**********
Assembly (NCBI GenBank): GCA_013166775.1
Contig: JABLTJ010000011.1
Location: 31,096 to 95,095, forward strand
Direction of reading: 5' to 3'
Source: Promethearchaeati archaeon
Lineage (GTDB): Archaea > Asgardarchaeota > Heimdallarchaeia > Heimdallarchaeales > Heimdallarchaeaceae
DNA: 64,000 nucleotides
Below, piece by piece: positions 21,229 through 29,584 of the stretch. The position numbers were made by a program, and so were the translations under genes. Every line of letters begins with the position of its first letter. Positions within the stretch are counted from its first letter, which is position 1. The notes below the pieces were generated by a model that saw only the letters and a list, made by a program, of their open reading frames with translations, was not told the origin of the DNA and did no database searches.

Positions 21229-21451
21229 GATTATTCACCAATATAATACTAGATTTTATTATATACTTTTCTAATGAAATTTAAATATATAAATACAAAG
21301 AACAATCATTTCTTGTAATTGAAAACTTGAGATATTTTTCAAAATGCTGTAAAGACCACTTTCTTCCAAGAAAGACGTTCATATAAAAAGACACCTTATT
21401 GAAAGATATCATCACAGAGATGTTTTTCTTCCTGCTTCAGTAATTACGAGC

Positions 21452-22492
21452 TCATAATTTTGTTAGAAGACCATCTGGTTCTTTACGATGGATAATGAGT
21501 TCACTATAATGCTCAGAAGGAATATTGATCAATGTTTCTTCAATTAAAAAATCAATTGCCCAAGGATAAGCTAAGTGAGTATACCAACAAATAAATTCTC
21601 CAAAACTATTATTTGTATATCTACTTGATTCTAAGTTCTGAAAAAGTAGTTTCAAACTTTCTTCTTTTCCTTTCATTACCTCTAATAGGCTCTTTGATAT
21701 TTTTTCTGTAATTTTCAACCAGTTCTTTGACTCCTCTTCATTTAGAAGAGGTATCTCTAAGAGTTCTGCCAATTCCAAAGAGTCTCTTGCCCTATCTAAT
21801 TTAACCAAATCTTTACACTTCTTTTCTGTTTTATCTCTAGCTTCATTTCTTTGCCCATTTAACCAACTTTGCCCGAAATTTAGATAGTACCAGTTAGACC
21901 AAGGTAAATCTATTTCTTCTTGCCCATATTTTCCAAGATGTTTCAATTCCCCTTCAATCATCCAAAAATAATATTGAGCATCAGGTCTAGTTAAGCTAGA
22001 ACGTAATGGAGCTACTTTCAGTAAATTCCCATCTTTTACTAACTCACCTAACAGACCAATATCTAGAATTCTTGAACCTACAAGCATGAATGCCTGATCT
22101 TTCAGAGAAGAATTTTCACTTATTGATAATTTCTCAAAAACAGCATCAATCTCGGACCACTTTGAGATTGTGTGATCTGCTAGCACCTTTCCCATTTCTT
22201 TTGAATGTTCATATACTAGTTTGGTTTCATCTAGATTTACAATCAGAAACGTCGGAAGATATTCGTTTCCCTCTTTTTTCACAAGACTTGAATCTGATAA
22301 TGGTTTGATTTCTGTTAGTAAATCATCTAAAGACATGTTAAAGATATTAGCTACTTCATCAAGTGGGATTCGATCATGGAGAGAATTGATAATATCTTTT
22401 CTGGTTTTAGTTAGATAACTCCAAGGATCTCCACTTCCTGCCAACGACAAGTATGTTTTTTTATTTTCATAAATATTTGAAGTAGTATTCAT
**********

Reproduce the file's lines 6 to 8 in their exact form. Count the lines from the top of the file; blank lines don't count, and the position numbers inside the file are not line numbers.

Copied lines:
Lineage (GTDB): Archaea > Asgardarchaeota > Heimdallarchaeia > Heimdallarchaeales > Heimdallarchaeaceae
DNA: 64,000 nucleotides
Below, piece by piece: positions 21,229 through 29,584 of the stretch. The position numbers were made by a program, and so were the translations under genes. Every line of letters begins with the position of its first letter. Positions within the stretch are counted from its first letter, which is position 1. The notes below the pieces were generated by a model that saw only the letters and a list, made by a program, of their open reading frames with translations, was not told the origin of the DNA and did no database searches.